dfp_header_hidden_string

Get our free email newsletter with just one click

On the radio this Christmas…

Dame Edna guides us through the anti-climax of Boxing Day. Photo: Tristram Kenton

What better way for BBC Radio 2 listeners to spend Christmas than in the company of panto stalwart Barbara Windsor celebrating that crazy festive cocktail so unique to our shores. In Oh Yes It Is on Christmas Day (R2, December 25, 10pm), Babs sets off on a journey through the history and particular charm of panto in the company of Gyles Brandreth, Su Pollard, Anita Harris and the Krankies, all veterans of the form themselves.

Radio 2’s Christmas Day line-up also includes Bryan Ferry taking listeners on a personal journey through his musical decades in For Your Pleasure (R2, December 25, 8pm), and American actor Matthew Morrison, aka Mr Schuester from TV’s Glee, presenting two hours of Broadway show tunes in When I Get My Name in Lights (R2, December 25, 6pm). A particular favourite is On the Street Where You Live from My Fair Lady, which he has belted out at every musical audition he has ever been up for.

There is a treat for Cliff Richard fans on Christmas Eve, with two hours of the ageless one offering anecdotes from his extraordinary career as well as the music that has inspired and nourished him down the years. My guess is that Christmas with Cliff (R2, December 24, 8pm) will feature a large helping of Elvis, with whom he was often compared in the early days.

Another enduring pop icon looks back in Johnnie Walker Meets… Cilla Black (R2, December 26, 5pm), in which Cilla recalls her days as the hat-check girl in the Cavern Club and what it was like being Brian Epstein’s only female signing. She also reveals the scrap she had with Dionne Warwick over her first hit, Anyone Who Had a Heart, and the perils of working with Burt Bacharach on the title song from the film Alfie. Both were huge hits for Cilla, of course.

Dame Edna’s Christmas Leftovers (R2, December 26, 10am) will guide you through the anti- climax that is Boxing Day, offering useful culinary and hangover tips in the company of Frank Ifield and Lady Gaga, while Strictly’s Len Goodman (R2, December 26, 8pm) promises “a good old Boxing Day knees-up” in the evening.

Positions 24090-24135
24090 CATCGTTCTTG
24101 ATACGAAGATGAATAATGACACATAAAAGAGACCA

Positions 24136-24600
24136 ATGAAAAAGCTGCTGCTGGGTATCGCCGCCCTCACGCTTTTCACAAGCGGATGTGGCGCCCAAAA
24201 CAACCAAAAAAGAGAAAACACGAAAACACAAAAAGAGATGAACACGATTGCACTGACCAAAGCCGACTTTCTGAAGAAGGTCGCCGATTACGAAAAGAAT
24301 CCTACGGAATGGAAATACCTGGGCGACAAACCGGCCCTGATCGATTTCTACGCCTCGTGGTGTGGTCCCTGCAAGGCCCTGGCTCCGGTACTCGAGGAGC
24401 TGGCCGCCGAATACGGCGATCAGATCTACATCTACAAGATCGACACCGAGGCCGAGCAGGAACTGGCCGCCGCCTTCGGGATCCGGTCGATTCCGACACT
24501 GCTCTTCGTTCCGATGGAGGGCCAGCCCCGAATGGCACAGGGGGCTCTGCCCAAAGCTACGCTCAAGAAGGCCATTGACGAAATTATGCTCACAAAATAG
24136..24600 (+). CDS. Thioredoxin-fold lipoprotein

Three of our funniest funny girls – Dawn French, Jennifer Saunders and Victoria Wood – will be hijacking BBC Radio 2 for two hours on Christmas Eve and Boxing Day, playing their favourite music and generally mucking about, while Miranda Hart presents a three-hour festive show with writer and comic Jon Holmes in Jon and Miranda (R2, December 23, 2pm).

Desert Island Disc presenter Kirsty Young. Photo: BBC/Abigail Zoe Martin
Desert Island Disc presenter Kirsty Young. Photo: BBC/Abigail Zoe Martin

Miranda is also Kirsty Young’s castaway on BBC Radio 4’s pre-Christmas Desert Island Discs (R4, December 22, 11.15am), and the final DID of the year will feature Ant and Dec (R4, December 29, 11.15am) following in the footsteps of Morecambe and Wise as one of the few double acts to appear on the programme together.

Every day in December, flagship Radio 4 shows such as Today and Woman’s Hour are featuring unscheduled visits by comedy stars including Mitchell and Webb, Sandi Toksvig, Lenny Henry and Sue Perkins, giving their take on the festive season.

The dramatic highlight on the station over the holiday season promises to be a two-part adaptation of Enid Bagnold’s National Velvet (R4, December 25-26, 2.15pm) featuring Alison Steadman and John Sessions.

Finally, David Attenborough will present Tweet of the Day in the Today programme, featuring the wonder and poetry of birdsong, every day until Christmas Eve, returning in the New Year for two weeks from January 7-17.

We need your help…

When you subscribe to The Stage, you’re investing in our journalism. And our journalism is invested in supporting theatre and the performing arts.

The Stage is a family business, operated by the same family since we were founded in 1880. We do not receive government funding. We are not owned by a large corporation. Our editorial is not dictated by ticket sales.

We are fully independent, but this means we rely on revenue from readers to survive.

Help us continue to report on great work across the UK, champion new talent and keep up our investigative journalism that holds the powerful to account. Your subscription helps ensure our journalism can continue.

loading...
^